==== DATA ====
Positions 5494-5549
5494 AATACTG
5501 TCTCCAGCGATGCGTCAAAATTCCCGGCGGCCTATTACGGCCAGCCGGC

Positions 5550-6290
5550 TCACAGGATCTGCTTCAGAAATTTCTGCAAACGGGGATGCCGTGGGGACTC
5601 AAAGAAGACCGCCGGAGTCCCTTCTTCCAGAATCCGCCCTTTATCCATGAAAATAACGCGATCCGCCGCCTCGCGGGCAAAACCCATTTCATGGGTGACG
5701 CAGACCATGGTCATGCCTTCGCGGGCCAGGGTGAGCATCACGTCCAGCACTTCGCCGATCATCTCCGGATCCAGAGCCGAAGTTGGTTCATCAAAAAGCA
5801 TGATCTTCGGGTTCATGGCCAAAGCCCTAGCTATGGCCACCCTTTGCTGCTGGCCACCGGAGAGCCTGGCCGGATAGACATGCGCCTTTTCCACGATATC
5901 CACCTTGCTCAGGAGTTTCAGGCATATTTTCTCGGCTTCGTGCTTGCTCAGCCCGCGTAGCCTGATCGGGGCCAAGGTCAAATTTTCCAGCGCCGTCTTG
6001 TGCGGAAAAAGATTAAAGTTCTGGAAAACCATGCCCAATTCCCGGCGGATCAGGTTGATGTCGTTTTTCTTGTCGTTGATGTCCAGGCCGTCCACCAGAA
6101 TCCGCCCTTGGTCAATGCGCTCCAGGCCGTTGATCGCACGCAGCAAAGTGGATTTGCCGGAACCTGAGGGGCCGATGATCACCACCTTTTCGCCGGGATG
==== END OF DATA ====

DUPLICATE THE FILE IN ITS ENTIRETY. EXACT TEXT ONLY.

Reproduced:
Positions 5494-5549
5494 AATACTG
5501 TCTCCAGCGATGCGTCAAAATTCCCGGCGGCCTATTACGGCCAGCCGGC

Positions 5550-6290
5550 TCACAGGATCTGCTTCAGAAATTTCTGCAAACGGGGATGCCGTGGGGACTC
5601 AAAGAAGACCGCCGGAGTCCCTTCTTCCAGAATCCGCCCTTTATCCATGAAAATAACGCGATCCGCCGCCTCGCGGGCAAAACCCATTTCATGGGTGACG
5701 CAGACCATGGTCATGCCTTCGCGGGCCAGGGTGAGCATCACGTCCAGCACTTCGCCGATCATCTCCGGATCCAGAGCCGAAGTTGGTTCATCAAAAAGCA
5801 TGATCTTCGGGTTCATGGCCAAAGCCCTAGCTATGGCCACCCTTTGCTGCTGGCCACCGGAGAGCCTGGCCGGATAGACATGCGCCTTTTCCACGATATC
5901 CACCTTGCTCAGGAGTTTCAGGCATATTTTCTCGGCTTCGTGCTTGCTCAGCCCGCGTAGCCTGATCGGGGCCAAGGTCAAATTTTCCAGCGCCGTCTTG
6001 TGCGGAAAAAGATTAAAGTTCTGGAAAACCATGCCCAATTCCCGGCGGATCAGGTTGATGTCGTTTTTCTTGTCGTTGATGTCCAGGCCGTCCACCAGAA
6101 TCCGCCCTTGGTCAATGCGCTCCAGGCCGTTGATCGCACGCAGCAAAGTGGATTTGCCGGAACCTGAGGGGCCGATGATCACCACCTTTTCGCCGGGATG